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Monson: Malone's last 'unforgettable' days with Miller
This is an archived article that was published on sltrib.com in 2009, and information in the article may be outdated. It is provided only for personal research purposes and may not be reprinted.

Karl Malone made a promise to Larry Miller that he plans on keeping and keeping some more as he pays his last respects to the man this weekend in Salt Lake City. It's a pledge he gave last summer, when he dropped in on his ailing friend, his former employer, his father figure, at the hospital here and visited with him for four days.

"Surreal" and "unforgettable" were the words Malone used earlier this week to describe the extended call he had with Miller.

"I had four of the most unbelievable days ever with Larry," he said. "I learned a lot of things about me, and I learned a lot of things about Larry. It was uninterrupted. He couldn't go anywhere. He wasn't on the telephone. I wasn't on the telephone. We just had an opportunity to talk about things.

"You know how you always want to say something, but, sometimes, we're men and we have pride and all that. It was the first time ever that I was comfortable in what I wanted to say, and he was, too. Things [were said] that I will definitely carry to my grave.

"Everything we wanted to say, we were beating each other to the punch on saying it. I got an opportunity to do what a lot of people couldn't do. Everybody always wants to say things after the fact. After a person is gone. I had an opportunity to say my goodbye to him. It was so surreal because it was like he was saying it to me.

"We talked about all kinds of stuff. ... It was unbelievable. It was everything I wanted to say and everything he wanted to say. Man, it was just very touching to me. I will never, ever forget it. I will never, ever in my life forget it. What he meant to me and my family.

"I looked at him and said, 'If I try to start telling you what you mean to me as a person and a human being, I doubt very seriously if I can get through it without tearing up. He looked at me and said, 'Big guy, you don't have to say one word. Let me do it for you.' We always fought over who was going to talk. But that time, he talked for 25 minutes. I didn't have to say anything else."

Malone said when Miller died on Friday, people wanted to get his immediate response. He answered: "When I'm ready."

By Monday, he was more than ready.

"I'm a better person because of [him]," Malone said. "I'm blessed, and I'm fortunate to have spent my days in Utah, to be a part of Larry Miller and that organization. It makes me want to be more than what I am. He taught me, 'It's not about me. It's not about us. It's about the other people we can help.' I'm a better person now than I was six months ago, just by having that conversation."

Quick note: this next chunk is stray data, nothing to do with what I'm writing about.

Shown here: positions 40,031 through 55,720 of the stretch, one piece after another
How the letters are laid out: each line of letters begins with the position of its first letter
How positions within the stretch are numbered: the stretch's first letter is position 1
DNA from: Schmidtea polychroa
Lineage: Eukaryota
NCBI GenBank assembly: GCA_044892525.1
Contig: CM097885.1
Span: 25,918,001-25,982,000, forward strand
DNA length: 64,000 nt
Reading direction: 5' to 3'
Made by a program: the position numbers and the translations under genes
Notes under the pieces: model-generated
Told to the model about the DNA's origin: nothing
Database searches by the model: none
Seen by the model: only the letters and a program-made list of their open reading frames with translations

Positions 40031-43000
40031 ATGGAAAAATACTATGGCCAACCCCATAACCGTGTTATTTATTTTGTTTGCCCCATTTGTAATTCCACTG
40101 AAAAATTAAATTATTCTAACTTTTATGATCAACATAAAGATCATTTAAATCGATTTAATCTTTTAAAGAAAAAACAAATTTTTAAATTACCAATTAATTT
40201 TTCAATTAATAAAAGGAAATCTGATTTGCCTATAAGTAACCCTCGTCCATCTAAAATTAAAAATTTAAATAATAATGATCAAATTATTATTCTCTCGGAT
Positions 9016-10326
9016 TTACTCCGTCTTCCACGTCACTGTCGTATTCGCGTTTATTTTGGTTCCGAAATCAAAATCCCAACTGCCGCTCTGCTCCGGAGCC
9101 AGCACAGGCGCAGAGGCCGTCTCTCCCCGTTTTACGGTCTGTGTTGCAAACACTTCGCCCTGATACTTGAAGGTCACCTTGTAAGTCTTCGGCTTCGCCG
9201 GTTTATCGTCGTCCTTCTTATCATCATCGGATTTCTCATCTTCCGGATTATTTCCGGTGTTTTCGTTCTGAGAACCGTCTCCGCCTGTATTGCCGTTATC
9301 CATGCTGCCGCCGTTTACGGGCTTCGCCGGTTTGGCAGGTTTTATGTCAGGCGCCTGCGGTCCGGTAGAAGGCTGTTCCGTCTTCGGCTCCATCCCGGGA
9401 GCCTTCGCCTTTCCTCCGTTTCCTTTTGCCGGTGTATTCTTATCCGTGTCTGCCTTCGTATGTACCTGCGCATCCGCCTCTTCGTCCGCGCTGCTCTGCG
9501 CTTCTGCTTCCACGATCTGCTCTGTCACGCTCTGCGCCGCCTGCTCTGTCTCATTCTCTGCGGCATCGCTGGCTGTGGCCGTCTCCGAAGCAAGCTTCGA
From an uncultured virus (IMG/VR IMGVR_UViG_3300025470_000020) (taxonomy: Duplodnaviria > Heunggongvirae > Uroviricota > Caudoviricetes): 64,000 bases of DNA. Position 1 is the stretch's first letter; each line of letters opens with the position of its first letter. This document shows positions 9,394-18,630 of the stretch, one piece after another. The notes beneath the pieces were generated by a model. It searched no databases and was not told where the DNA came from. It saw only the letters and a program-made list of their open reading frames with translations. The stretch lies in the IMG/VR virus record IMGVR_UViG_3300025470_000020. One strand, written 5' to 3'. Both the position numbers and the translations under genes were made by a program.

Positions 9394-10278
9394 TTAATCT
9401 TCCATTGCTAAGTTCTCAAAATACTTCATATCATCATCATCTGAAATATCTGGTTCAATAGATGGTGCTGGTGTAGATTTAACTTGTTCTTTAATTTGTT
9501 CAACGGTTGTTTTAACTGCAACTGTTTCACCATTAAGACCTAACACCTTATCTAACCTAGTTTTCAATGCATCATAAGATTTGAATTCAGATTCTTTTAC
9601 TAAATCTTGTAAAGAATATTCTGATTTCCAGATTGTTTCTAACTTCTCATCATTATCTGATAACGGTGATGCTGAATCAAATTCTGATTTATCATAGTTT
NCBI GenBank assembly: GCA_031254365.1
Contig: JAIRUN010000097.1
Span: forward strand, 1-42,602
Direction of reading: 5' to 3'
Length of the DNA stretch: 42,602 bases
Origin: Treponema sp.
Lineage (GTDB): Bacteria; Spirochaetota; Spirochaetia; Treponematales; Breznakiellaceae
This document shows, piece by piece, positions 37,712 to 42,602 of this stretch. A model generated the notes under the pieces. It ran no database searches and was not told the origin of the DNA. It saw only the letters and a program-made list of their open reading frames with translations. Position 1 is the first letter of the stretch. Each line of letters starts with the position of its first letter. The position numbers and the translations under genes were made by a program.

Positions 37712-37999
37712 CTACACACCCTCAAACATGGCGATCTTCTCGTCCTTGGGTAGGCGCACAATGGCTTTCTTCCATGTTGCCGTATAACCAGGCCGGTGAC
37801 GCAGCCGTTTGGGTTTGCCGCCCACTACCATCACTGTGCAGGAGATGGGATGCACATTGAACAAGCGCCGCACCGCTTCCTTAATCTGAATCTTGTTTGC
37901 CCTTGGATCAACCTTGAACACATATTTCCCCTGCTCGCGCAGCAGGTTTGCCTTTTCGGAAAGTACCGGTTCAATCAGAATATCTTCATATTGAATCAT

Karl added with a laugh: "In memory of Larry, today I will not talk in the third person."

He noted his public disputes with Miller over a number of issues, including contract negotiations.

"Larry was a father figure. You do squabble with your father sometimes. ... The reason I could squabble with Larry and then go to him and say, 'I'm sorry,' is because of the respect I had for him. I wouldn't have grown from him as a person if we didn't have some unbelievable dialogue. We can go back and say, 'I should have handled that a little different.'

"At the end of the day, my respect for Larry is second-to-none. It's well documented that my father wasn't around. As a young kid, I left from Louisiana. I'm not ashamed to say it: Larry was a father figure. We always looked at each other and said, 'It's water under the bridge. Let's go on.' I'm a better man today than I was 20 or 25 years ago when I came to Utah. Larry had an unbelievable influence on that."

As Malone sat at Miller's bedside, day after day, he said it pained him to see his friend's condition.

"It hurt me all day to sit there and watch him suffer," he said. "When I heard [about Larry's death], I thought, 'He's not suffering anymore.'

"Not one time did I hear him complain or say, 'Why me?' Not one time did he say that.

"Larry Miller was my hero. Looking into his eyes, I said all the things I wanted to say to him."

And, finally, after those four days were spent, Malone punctuated his declarations and confessions and goodbyes with the aforementioned promise, a promise Miller almost forcibly extracted from him, a promise everybody on hand for his funeral on Saturday should keep in mind, an ironic promise requested by a man who so often couldn't finish a sentence without the plumbing backing up and spilling out from his eyes.

Said Malone: "He said to me, 'When the end comes, I do not want to see you crying. I want you to smile. When I met you, you were smiling, and, if this is your last time seeing me, I want you to smile.' He said, 'That's what I want from you. Is that asking too much?'"

On a day like Friday, the day of Larry Miller's viewing, the eve of his funeral services, it may well be.

But Miller's life is a life worth celebrating.

"Larry would say, 'Let's celebrate what we've done,'" Malone said, presumably grinning. "I made a promise to him; I'm going to keep it."

GORDON MONSON hosts "The Monson and Graham Show" weekdays from 2-6 p.m. on 1280 AM The Zone. He can be reached at gmonson@sltrib.com" Target="_BLANK">gmonson@sltrib.com.

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